Recent economic challenges in the U.S. and Europe have given rise to new social trends that are now offering unique opportunities for spa industry professionals.
Social trends are the grand forces that motivate people to purchase products and services as well as make all kinds of lifestyle decisions. Unlike fads, which can be shallow and temporary, trends often point to relatively permanent shifts in behavior that can be successfully harnessed to win customers and increase sales.
Since the 2008 economic downturn, we are seeing people reassessing their personal values on an unprecedented scale. They are asking themselves, consciously or otherwise, what is really important in life? And, as it turns out, what is really important to most people are things like self-improvement, personal growth, and physical and mental health—meaningful experiences that are unrelated to whether your bank balance goes up or down.
As a result, many companies are changing the way they market their products and services. The automaker Mercedes-Benz is a good example. For decades, they advertised their products as luxuries to flaunt and for which to aspire. Since the economic downturn, however, the company's marketing department made the strategic decision not to focus exclusively on luxurious features, as they always have, but to also promote the safety records of their cars. What Mercedes understands is that their customers are still willing to spend lots of money on a car, but they need different reasons to do so. The same consumers who don't feel quite right about paying a lot for ostentatious pampering are willing to spend the same amount on protecting and enhancing their health and that of their families.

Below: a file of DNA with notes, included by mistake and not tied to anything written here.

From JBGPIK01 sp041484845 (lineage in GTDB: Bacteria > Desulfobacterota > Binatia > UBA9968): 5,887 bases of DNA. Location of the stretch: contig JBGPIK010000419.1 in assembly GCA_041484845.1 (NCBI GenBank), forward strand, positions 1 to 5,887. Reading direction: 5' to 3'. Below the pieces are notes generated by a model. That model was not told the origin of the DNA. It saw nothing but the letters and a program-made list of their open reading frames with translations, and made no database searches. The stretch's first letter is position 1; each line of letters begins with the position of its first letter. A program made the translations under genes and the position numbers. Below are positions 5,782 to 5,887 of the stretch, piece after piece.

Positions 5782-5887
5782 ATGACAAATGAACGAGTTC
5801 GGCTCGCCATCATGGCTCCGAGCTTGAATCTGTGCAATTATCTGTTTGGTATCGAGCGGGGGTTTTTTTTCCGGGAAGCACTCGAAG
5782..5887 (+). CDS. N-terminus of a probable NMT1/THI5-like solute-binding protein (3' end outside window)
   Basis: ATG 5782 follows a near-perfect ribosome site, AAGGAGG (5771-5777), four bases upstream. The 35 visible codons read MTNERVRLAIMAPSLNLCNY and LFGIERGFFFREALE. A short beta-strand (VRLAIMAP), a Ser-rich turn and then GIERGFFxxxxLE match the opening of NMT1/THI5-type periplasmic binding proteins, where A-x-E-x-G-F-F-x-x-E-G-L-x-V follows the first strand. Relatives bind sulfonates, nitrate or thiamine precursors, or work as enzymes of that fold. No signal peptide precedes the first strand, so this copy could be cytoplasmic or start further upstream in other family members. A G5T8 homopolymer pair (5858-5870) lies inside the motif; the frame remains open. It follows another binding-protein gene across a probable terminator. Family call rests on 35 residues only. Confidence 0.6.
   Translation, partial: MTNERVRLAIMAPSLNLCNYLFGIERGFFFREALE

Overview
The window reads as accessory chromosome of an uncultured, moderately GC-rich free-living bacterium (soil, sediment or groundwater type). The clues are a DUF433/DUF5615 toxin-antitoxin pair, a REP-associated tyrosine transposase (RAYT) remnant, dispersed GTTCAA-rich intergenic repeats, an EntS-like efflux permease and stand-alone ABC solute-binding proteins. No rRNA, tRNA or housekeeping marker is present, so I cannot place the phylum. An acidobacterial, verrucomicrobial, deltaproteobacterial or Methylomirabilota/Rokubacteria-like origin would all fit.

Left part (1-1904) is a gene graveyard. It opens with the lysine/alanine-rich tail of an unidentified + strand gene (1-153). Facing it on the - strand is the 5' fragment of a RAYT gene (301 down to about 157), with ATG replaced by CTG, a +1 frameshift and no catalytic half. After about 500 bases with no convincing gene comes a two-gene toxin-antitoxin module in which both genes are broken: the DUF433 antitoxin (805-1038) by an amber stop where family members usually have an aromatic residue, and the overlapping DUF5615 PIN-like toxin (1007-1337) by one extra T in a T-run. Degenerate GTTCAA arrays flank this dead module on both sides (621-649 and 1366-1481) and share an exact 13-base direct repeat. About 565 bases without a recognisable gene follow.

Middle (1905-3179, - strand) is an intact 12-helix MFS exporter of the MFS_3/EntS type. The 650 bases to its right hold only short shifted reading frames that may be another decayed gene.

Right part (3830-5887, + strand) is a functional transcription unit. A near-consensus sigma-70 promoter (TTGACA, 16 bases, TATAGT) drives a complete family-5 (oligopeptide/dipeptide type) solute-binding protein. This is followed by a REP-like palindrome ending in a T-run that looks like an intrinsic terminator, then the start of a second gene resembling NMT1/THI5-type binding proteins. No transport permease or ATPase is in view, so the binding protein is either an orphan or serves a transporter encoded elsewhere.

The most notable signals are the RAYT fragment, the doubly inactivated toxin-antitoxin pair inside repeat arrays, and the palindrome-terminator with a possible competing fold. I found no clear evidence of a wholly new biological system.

The lesson for spas is this: Many customers who are no longer as motivated to spend money for the sole purpose of hedonistic luxury are happy to spend the same money—on the same services—if it promises physical, spiritual, or mental wellbeing.
Our research shows that spas will likely profit from this trend by selling meaningful benefits alongside the luxury that is already integral to their products and services. A good way to do this is to focus not on what customers get when they are in the spa, but on what they will keep with them the rest of the week: namely, better physical and mental health and a greater sense of their own wellbeing. This can easily be done in your promotions by using words and imagery that show that you understand these needs. Rather than spotlighting the features of your spa, of which you are undoubtedly proud, focus on the benefits that customers will receive from taking advantage of your services.
Other motivators that are also part of this trend include making soulful connections with other people, being socially responsible, and life-long learning. We are seeing businesses across the industrial spectrum answering these trends by offering customers ways to connect with friends and family, help communities and the environment, and gain knowledge about what they are consuming. The spa industry can take advantage of these trends in the same ways.
In trends marketing, we often talk about "braggability" because the most successful products and experiences are those that your customers want to share with others. Many studies have shown that, after people obtain all the physical objects they need, their focus turns to personal growth. Help your customers towards this goal, and you will be giving them reasons to brag about you.